Celebrating and defending the NHS at 70

NHS It's not safe

A clear message: the NHS is not safe in private hands

A health and care system under attack                                                                  We hear it that often that there is a real danger than people will  start believing it:

“…we can’t afford the NHS anymore”,  ” …there are too many old people”, “…the system is being abused by ‘health tourists'” , “…obese people shouldn’t get treatment”, “…people with addictions only have themselves to blame” and. of course,“…it would be better off being run privately because people would value it more”!

Newspapers, media. commentators, government and of course local political parties all repeat the same false message – “We can’t afford the NHS”

Bought and sold                                                                                                    But driving that camapign are the multinational healthcare companies, the pharmaceutical industry, the private consultants, the care-home owners, the venture capitalists,  the get rich quick investment companies and, of course, the right wing supporters of the  free-market economy.

To them, health and care is just another commodity to be bought. sold and profited from – exactly the same as any other resource or service they can get their hands on.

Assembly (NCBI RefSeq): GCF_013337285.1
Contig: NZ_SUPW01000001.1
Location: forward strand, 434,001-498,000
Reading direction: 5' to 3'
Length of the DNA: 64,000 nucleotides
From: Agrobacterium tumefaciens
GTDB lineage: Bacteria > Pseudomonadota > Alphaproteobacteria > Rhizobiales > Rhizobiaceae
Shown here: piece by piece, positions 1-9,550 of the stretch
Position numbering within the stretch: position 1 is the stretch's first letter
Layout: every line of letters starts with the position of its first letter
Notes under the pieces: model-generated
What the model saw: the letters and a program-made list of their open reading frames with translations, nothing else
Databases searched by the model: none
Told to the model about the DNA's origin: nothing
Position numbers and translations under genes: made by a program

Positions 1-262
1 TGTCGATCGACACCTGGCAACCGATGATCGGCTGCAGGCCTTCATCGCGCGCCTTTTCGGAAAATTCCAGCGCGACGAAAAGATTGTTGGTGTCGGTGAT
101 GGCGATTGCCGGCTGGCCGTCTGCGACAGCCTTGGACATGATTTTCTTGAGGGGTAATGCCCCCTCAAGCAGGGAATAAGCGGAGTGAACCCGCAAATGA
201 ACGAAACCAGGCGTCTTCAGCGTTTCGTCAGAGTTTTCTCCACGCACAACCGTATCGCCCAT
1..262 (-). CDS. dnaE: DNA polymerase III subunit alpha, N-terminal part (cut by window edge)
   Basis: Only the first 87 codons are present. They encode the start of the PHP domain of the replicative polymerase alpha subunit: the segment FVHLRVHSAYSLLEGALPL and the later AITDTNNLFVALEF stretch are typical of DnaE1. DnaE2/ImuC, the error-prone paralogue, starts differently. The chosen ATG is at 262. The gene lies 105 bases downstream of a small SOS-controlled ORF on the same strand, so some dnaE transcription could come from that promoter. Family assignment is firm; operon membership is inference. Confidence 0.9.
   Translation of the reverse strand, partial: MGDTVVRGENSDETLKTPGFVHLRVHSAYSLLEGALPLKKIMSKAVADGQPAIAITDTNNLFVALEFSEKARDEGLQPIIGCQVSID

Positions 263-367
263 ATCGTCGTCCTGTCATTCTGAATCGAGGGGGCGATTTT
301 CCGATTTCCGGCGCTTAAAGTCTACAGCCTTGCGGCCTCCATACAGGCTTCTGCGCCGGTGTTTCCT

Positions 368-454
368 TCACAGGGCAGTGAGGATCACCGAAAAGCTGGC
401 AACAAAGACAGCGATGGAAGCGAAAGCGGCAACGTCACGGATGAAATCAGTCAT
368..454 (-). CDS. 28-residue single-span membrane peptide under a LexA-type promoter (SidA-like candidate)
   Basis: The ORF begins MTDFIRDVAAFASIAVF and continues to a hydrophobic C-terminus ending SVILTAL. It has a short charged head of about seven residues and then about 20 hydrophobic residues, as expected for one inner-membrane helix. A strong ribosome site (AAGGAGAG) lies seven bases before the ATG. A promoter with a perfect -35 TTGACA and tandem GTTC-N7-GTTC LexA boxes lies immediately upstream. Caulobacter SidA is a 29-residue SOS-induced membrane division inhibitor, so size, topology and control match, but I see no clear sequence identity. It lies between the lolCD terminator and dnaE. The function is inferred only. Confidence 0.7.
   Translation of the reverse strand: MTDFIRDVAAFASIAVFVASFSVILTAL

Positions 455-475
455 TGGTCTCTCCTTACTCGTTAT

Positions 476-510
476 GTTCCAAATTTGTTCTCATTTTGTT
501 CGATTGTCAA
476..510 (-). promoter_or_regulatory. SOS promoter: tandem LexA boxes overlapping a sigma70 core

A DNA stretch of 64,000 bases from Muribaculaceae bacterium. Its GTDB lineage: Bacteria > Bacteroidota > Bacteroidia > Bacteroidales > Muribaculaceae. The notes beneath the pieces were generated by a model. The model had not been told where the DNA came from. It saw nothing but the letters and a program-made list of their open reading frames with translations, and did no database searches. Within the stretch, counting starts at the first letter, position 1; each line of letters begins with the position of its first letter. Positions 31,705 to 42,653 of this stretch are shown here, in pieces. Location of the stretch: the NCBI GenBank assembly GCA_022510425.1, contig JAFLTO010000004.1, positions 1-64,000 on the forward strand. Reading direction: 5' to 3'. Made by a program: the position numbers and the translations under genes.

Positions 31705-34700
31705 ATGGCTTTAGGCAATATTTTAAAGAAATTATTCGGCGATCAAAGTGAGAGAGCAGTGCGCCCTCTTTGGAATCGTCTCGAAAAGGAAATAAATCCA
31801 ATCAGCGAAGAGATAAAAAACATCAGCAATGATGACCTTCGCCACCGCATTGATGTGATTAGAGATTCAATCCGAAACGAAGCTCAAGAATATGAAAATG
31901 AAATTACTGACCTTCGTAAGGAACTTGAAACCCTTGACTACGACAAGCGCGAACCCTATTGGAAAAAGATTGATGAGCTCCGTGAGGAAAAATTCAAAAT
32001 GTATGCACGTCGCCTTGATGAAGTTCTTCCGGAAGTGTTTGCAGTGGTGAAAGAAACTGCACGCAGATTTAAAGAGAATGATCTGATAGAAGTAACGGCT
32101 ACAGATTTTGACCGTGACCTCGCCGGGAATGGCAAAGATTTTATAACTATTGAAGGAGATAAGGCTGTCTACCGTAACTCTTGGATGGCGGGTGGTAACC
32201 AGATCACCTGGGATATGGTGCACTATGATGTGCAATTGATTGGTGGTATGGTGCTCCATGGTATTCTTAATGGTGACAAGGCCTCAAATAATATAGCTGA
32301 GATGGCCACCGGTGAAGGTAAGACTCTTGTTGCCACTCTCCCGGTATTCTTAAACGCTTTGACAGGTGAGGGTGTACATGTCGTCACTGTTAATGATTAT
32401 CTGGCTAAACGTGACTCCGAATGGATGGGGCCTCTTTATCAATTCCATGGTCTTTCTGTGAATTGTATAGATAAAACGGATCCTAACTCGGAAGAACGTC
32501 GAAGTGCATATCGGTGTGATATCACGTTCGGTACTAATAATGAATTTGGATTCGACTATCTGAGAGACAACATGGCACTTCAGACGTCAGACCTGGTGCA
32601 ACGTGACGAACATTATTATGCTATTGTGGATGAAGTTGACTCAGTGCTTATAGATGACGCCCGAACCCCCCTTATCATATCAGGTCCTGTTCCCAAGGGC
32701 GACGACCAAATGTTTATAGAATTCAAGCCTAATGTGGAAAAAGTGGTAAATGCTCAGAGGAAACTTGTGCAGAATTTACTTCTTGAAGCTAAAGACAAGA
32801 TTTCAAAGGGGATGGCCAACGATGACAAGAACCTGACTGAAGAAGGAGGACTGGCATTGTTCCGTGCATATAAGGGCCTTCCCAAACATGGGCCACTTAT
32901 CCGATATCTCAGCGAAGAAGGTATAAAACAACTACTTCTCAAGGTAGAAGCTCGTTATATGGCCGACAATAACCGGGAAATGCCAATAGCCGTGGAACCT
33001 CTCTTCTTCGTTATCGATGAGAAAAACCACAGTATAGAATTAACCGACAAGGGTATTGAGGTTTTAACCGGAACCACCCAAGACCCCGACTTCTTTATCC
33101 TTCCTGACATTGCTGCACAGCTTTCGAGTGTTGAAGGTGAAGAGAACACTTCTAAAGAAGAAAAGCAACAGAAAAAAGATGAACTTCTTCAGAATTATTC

The NHS is not safe in private hands                                                                       A properly funded health and social care service designed to deliver quality outcomes is central to a humane and decent society: but those principles are far from safe and secure.

There must be an end to ‘creeping privatisation’, to the outsourcing of health and care services and jobs to the private sector. Vested interests, including the vested interests of private healthcare, must be confronted and challenged.  

Austerity and privatisation                                                                             Report after report shows that health inequalities in Northern Ireland have been persisting at the same level or worse for the past ten years.

Health inequalities have a number of root causes, but poverty, unemployment, low pay, educational under- achievement and the lack of decent public housing all feature as key factors. All of these factors are compounded by a political programme of austerity and privatisation

Reclaiming health and social care                                                                          We can continue to ignore our health needs and watch hospital admissions grow out of control, patients die on trolleys and be abused in private care homes and the system go into melt down, or we can address the problem by reclaiming our health and social care services and bringing them back into full, publicly funded, public ownership.

If we can afford nuclear submarines,  rocket attacks on Syria, and waging war on Afghanistan, Iraq and Libya then we can afford a first class, publicly funded health and social care service, free at the point of delivery  – and we can afford to value those who deliver it.

 

 

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